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“The Chinese is an unwelcome alien in Mongolia, and he knows it.” I also find it really interesting that Tibetan Buddhism, even after oppression under Soviet rule, seems to be at least visually as prevalent in parts of Mongolia as it was in rural Tibet. Prayer flags and stupas and the occasional re-built monastery are not uncommon, and with the tense relations between Beijing and UB I’d be interested to know what the official Chinese take on this is.

By the time of our last night and a bonfire on the riverside in the Orkhon Valley, it seemed almost unbelievable to be saying goodbye to Peanut and Svetlana and our whole Gobi crew.

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One last quote applies not only to my time in Mongolia, but seemingly to my life as a whole at this point:

“Whoever has once come under the spell of the Orient knows that henceforth there is no choice; footloose, he must always turn eastwards.”   Now that’s a thought.

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6 Responses to Impressions of the Gobi Desert

  1. Nugen

    Great to hear everything is going well for you mate and that your travels in to Mongolia were a blast. If you ever find yourself down Vietnam or Australia way, be sure to give me a yell. Cheers mate

    • Stephen

      Will definitely hit you up if/when I get down that way. Forward plans from here have a lot of Europe and Central Asia in my future, but I’m sure by the time I’ve been in the dusty heart of the continent for 3 or 4 months a SouthEast Asian beach will be just the thing.

  2. Susan

    Yay! Great post about a great trip. I LOVE the picture of the sunset and stars.

    • Stephen

      Yea, that was one of the very first nights when Dan and Nicole and I walked off to one of the big dunes on the horizon to check out the solar action. I’m considering a potential return to Mongolia next summer, by the way.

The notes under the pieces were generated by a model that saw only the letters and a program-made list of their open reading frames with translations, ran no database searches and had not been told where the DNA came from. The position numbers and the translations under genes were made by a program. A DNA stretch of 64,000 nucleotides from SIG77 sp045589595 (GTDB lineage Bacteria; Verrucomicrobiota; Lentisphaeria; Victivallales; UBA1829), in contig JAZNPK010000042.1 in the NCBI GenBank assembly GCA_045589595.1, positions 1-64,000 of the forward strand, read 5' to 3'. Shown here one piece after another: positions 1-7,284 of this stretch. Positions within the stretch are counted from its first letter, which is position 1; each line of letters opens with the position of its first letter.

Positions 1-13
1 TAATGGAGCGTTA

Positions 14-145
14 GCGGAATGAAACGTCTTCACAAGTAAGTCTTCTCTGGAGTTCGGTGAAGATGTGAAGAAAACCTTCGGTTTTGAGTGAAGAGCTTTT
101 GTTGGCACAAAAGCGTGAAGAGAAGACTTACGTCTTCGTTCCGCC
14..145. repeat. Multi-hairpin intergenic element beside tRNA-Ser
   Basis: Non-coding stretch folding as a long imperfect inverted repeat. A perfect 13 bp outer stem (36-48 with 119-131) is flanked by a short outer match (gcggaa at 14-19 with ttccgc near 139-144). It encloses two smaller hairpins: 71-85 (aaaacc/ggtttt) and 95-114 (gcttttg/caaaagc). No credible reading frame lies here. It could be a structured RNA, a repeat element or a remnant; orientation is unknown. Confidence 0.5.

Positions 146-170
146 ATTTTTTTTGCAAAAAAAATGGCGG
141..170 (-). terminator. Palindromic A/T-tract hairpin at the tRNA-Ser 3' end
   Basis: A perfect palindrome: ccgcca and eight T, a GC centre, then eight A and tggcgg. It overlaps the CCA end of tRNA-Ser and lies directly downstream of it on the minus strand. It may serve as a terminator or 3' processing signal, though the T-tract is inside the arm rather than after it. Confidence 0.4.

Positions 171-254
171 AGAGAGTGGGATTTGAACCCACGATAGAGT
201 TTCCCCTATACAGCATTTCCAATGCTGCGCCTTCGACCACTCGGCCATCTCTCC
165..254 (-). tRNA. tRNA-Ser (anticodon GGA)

3. peter

    Great photos Stephen. It really is a stunning country. It is massive with so few people but the ones you meet in the wilderness could not be more welcoming. I have wanted to go to Mongolia most of my adult life and eventually go there this year. Spent two fantastic months mostly in the desert. A group of us walked from west to east through the Gobi for 51 days covering 1136 miles. We came form 9 different countries and most did not know each other before the trip, but what a trip. Camels were our constant companions on the trek carrying our heavy gear.

    Mongolia makes a impression one that will keep dragging you back once you have experienced it. I plan to mountain bike across it next and then walk across it again by a different route.

    • Stephen

      Yea, the hospitality was one of the things that really sold me on Mongolia. You ride a horse for three hours without seeing another person, but then the next ger you come across will undoubtedly invite you in for airag (is that right? the semi-fermented horse milk stuff) and fresh bread and a warm stove to sit by.

      Sounds like you’ve already had one awesome trip and have two more planned! I’d love to hear about either of those when you take them. I think my next trip to there will probably be overland from UB to the Altai mountains, and over the border from there into West China to complete the loop back to Beijing.